It’s hard to believe now that these were inescapable norms 30 years ago, before COVID, but they were. The poor indoor air quality was knowingly killing us through disease, with so many employees often sick and unfocused. Feeling purpose at a job wasn’t always an occurrence, as it was for many, a means to make money. At that time, buildings were still ruthlessly being constructed with materials extracted from raw resources. There was a plastic island twice the size of Texas floating in the middle of the ocean. We were all actors watching these tragedies.

It was beyond clear that we needed to fight for a circular economy, for cities to be more regenerative and waste-free.

Our impact and the importance of health was particularly highlighted during the pandemic. As many worked from home, loneliness and our innate need to collaborate became apparent, and the required balance between individual and collective thinking grew stronger.

In this pause, we understood more about the air we breathe; about the symbiotic relationship between us, and nature, and the impact that we have. This is now the new inescapable norm.


Mycoworks´ is a biotechnology company that began with an artist and chef, Phil Ross. The company is now a team of master leather tanners, biochemists, mycologists, production specialists, and engineers. Phil´s early material research opened the field of and coined the term ‘mycotecture’ which describes the art of designing and building with mycelium. Mycoworks is currently able to manipulate the mycelium to grow in certain ways by controlling its environmental parameters and giving the mushroom types of food that it might like or dislike. Fasteners can also be grown directly into the leather, without having to use glue necessarily, or even seaming.

It takes merely 2 weeks (and substantially less resources) to grow a piece of mushroom leather in comparison to 2 years for cow hide.


The place we work now breathes new life into us as soon as we walk in. The branching structures are constantly cycling fresh air and recovering all of the heat generated in the space. The mycelium growing is fed with oxygen and moisture as well as the photobioreactors with C02 from this process and the air we breathe out. The cleanest air is released throughout the space. We´re all part of this symbiotic system. 30 years ago it would have been made using plastic pipes or metal ducts, but now mycelium biocomposites commonly resist moisture, yet if triggered could biodegrade.

This is a place of meaningful research, creating hybrid materials from different waste streams, and experimenting with mycogenomics, growth patterns, and fabrication.

Spanish Pavilion at Expo Dubai, External Reference and Onion Lab. Photo: Adrià Goula

”Phytoremediation” involves using plants or in this case microalgae to remove toxins from air. It begins with a mix of algae and water with added carbon dioxide, phosphorus and nitrogen. Artificial lighting can be used either instead or in addition to sunlight.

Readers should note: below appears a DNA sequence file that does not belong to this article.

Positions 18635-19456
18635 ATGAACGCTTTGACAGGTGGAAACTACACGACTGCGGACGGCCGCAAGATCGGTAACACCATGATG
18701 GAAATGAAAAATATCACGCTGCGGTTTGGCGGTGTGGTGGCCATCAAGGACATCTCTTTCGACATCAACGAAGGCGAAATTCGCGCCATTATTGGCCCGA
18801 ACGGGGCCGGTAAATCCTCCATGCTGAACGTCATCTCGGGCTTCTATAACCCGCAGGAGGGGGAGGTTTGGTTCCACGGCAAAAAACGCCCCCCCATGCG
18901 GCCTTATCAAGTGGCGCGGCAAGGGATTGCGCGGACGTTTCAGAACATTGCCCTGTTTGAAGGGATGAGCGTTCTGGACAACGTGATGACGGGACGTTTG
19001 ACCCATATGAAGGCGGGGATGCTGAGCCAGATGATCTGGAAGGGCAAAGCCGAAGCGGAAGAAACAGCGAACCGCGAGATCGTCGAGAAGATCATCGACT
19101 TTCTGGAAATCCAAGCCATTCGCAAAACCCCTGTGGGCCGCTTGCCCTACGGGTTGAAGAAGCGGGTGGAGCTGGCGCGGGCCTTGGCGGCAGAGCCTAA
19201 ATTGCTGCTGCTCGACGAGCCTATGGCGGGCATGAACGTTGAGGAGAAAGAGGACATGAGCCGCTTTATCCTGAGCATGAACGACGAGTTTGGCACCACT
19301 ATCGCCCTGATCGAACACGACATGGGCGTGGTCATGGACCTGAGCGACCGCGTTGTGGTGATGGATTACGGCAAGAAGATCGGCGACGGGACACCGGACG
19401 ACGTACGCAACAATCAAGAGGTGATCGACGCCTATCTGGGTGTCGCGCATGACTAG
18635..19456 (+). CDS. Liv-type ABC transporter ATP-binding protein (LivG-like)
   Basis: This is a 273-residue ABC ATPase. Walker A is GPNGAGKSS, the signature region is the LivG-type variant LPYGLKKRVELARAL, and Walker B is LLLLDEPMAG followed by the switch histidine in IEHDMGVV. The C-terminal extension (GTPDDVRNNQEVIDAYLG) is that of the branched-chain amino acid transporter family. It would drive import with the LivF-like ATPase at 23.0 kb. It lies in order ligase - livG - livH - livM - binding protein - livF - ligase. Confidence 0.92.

Creating an agile working environment that is supported by hotdesking.

An organizational system where desks and workstations are first come, first served with no assigned places. The office space may be divided into zones giving the user freedom circulate their positions. Desks themselves are also changed to accommodate modern needs. Furniture design incorporate agile working trends; screens and digital whiteboards will plaster walls and be built into the desks, connecting seamlessly to devices.

Illustration by Jia Lin

Use of glass is replaced by “Perovskite tinted windows” which are made of a mix of elements with a particular crystalline structure. Beating solar cells in manufacturing price, perovskite tinted windows not only provide a greater opportunity to harvest solar power but by changing the elemental components of the material the glass like material becomes responsive to the sun and adjusts the translucency in accordance with the solar radiation index.


The site is located along Passeig Joan de Borbó in Nova Bocana, the relatively new leisure area and marina of Barcelona’s port near Barceloneta beach. The buildings date back to 1900-1904 and functioned as warehouses on the Barceloneta wharf for decades until the 1992 olympics where they were relocated and have lied empty since. They currently face the water and the streetscape, and have strong potential for adaptive reuse.

A workspace for Mycoworks that supports collaboration, health, a local circular economy, with a state of the art lab and tools to grow mycelium: To analyze, invent and prototype new materials.

The separation of the spaces is acheived using iterations of the growth pattern of mycelium. The adjacent diagrams demonstrate a sample of the iterations that were obtained in relation to the openings of the building and the need for the central collaborative zone.

The chosen mycelium structure optimises MycoWorks´ circular working process as there is a clear center and stems organically outwards. The optimal growth pattern was simplified.

Floor Plan: Lines were chosen from the simplified optimal growth pattern in order to create the simplified optimal growth pattern in consideration with the circulation

Spatial Divisioning

Mycelium Walls: Vertical separations were created from the program and circulation, considering the location of existing windows, type of work and requirements for each space. Each separation follows a mycelium branching pattern overhead.


Wall System Diagram

Mycelium Wall Prototype

Mycelium Wall PrototypeBIOMIMETICS FABLAB – For Growth of Future Materials is a project of IAAC, Institute for Advanced Architecture of Catalonia developed at Master in Advanced Architecture in 2021/2022 by Students: Alessandra Weiss, Perniyal Waseem, Emily Rackstraw, Jeremiah Oonyu, and Angelina Ovsyannikova; Faculty: Carmelo Zappula; Faculty Assistant: Sebastian Amorelli, and Amin Bigdeli